The album’s production is important to note in examining Earthquake because while it does largely impress, there are at least a couple of problem points. ‘Shogun’ is one of those problem points. There are moments throughout the song when front man Al Joseph’s vocals are slightly washed out by the song’s musical elements. This means that interpretation of what he is singing becomes difficult without a lyrics sheet. There also seems to be a bit of a balance issue between Joseph’s vocals and the song’s musical elements here, too. This is, of course, just this critic’s own take. Others might hear it differently. The problem that this critic has caught here is that again, the music seems to slightly overpower Joseph’s vocals. That takes away at least something from the enjoyment here. The vocals in ‘Elysium”s chorus seem to bleed together a little with its musical side, too. Again, this is just this critic’s interpretation. Other than those directly noted elements, the album’s production proves relatively positive throughout. Keeping this in mind, it proves — despite the few problematic balance issues — to be relatively stable from beginning to end. When that is considered alongside the stability in the album’s sequencing and the variety of the album’s musical arrangements, the whole of these elements shows in full why Earthquake is a good first impression for Hyvmine.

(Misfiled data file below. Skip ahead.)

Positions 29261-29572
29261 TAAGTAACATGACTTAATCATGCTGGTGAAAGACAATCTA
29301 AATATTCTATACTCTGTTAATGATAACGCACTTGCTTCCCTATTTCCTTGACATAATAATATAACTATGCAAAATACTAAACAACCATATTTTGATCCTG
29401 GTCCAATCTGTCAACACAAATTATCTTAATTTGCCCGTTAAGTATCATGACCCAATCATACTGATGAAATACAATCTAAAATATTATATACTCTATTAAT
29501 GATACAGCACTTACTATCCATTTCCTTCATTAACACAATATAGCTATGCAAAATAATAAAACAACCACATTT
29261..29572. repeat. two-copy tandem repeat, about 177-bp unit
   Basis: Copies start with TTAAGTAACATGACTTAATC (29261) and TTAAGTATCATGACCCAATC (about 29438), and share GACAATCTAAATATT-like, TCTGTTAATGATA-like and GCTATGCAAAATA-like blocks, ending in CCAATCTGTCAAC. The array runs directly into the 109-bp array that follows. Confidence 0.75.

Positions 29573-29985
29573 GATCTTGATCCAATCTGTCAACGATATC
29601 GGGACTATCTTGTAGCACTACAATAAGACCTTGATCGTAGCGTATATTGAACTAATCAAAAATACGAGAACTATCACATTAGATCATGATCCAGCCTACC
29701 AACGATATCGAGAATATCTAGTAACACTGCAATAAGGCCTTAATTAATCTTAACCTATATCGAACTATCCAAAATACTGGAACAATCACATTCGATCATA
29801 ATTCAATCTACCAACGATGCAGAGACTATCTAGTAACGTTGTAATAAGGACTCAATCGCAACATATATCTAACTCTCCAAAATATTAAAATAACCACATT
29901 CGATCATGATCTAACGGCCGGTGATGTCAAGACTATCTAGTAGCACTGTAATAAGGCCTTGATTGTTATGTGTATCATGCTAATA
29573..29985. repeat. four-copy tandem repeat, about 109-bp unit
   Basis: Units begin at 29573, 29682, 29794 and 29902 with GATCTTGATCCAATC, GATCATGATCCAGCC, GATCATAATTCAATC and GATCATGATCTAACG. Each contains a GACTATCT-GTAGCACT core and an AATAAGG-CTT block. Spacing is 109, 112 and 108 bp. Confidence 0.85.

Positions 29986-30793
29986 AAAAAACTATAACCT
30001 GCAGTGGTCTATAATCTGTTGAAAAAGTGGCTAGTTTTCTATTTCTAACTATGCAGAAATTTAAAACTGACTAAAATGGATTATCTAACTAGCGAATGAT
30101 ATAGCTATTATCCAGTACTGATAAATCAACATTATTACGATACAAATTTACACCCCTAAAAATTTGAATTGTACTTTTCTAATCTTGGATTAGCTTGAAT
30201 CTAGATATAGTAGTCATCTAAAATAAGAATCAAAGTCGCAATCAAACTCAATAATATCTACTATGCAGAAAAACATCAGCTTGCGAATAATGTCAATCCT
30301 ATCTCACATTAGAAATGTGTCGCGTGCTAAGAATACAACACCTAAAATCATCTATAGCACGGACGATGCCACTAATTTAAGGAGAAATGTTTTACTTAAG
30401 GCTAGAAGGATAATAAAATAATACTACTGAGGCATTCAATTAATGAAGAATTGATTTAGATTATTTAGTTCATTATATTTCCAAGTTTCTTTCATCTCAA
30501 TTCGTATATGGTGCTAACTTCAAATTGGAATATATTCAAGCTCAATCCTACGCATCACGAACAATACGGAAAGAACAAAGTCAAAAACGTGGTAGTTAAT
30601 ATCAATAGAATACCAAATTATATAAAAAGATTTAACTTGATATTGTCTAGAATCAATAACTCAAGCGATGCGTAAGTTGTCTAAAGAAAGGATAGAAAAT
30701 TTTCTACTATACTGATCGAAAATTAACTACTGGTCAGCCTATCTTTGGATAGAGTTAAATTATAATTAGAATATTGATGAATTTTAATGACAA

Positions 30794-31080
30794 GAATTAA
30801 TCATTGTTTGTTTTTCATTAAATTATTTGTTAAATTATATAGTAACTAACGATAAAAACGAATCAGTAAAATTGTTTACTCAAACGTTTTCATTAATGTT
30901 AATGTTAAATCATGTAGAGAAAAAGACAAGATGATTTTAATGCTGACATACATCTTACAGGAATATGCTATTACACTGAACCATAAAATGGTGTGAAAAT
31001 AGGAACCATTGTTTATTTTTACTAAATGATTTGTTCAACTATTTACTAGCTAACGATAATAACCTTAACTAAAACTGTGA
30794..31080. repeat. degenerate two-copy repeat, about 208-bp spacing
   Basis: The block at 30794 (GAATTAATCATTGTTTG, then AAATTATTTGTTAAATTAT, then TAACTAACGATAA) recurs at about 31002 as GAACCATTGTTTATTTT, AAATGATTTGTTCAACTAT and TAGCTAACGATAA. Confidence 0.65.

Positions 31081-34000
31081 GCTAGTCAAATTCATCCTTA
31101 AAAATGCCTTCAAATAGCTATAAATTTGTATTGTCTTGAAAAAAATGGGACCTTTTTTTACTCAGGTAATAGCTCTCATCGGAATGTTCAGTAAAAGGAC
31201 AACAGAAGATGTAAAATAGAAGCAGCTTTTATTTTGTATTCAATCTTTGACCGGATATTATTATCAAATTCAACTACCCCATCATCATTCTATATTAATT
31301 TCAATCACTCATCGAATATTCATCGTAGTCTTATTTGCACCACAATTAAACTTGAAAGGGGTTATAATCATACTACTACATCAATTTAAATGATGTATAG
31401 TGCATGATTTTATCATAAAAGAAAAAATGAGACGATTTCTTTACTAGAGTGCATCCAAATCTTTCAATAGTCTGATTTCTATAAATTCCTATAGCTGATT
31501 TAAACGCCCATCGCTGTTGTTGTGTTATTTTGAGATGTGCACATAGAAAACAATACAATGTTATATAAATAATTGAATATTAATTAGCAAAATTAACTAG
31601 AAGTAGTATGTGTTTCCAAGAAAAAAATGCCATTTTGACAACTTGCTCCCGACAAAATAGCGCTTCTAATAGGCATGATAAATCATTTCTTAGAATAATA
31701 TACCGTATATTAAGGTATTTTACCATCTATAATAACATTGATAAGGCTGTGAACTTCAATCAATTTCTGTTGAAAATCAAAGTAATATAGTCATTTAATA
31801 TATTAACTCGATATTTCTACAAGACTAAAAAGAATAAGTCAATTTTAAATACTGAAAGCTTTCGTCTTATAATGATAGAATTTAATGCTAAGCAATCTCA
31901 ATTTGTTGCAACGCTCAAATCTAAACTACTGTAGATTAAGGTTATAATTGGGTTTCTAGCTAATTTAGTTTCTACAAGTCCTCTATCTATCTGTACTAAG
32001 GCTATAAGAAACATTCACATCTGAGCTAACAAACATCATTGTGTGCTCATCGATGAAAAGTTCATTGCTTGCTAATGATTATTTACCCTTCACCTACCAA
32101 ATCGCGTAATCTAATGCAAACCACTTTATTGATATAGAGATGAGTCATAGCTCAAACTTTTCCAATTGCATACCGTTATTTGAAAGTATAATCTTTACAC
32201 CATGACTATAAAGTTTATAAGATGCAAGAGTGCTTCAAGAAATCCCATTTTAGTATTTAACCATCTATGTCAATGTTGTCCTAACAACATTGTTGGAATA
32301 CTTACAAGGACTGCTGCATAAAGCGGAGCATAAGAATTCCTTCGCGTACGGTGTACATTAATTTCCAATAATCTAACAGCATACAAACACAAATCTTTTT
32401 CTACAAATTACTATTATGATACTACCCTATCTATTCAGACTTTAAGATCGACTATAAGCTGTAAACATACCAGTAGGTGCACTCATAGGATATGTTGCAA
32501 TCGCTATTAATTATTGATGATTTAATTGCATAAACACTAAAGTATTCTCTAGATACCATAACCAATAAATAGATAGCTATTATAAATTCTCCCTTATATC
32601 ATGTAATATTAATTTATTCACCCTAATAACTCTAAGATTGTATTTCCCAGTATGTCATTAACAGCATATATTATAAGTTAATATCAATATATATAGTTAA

Hyvmine’s debut album Earthquake is a good first impression for the band. While it may not be an earth-shaking start for the band, it is still respectable. That is thanks in part to the variety exhibited in the album’s musical arrangements. From Dream Theater to Korn to Creed and points even in-between, the album’s arrangements are certain to reach a variety of audiences. The album’s sequencing keeps its energy relatively stable from beginning to end. This is proven through the song transitions and even within the songs themselves. The album’s overall production is relatively stable, too, strengthening its presentation even more. Each element is important in its own right to the album’s whole. All things considered, they make Earthquake a good first impression from Hyvmine that, while it might not have everyone thinking the same, will impress plenty of audiences. It is available now in stores and online. More information on Hyvmine is available online now at:

Website: http://seekandstrike.com/artists/hyvmine

Facebook: http://www.facebook.com/hyvmineband

Twitter: http://twitter.com/hyvmineband

To keep up with the latest sports and entertainment reviews and news, go online to http://www.facebook.com/philspicks and “Like” it. Fans can always keep up with the latest sports and entertainment reviews and news in the Phil’s Picks blog at https://philspicks.wordpress.com.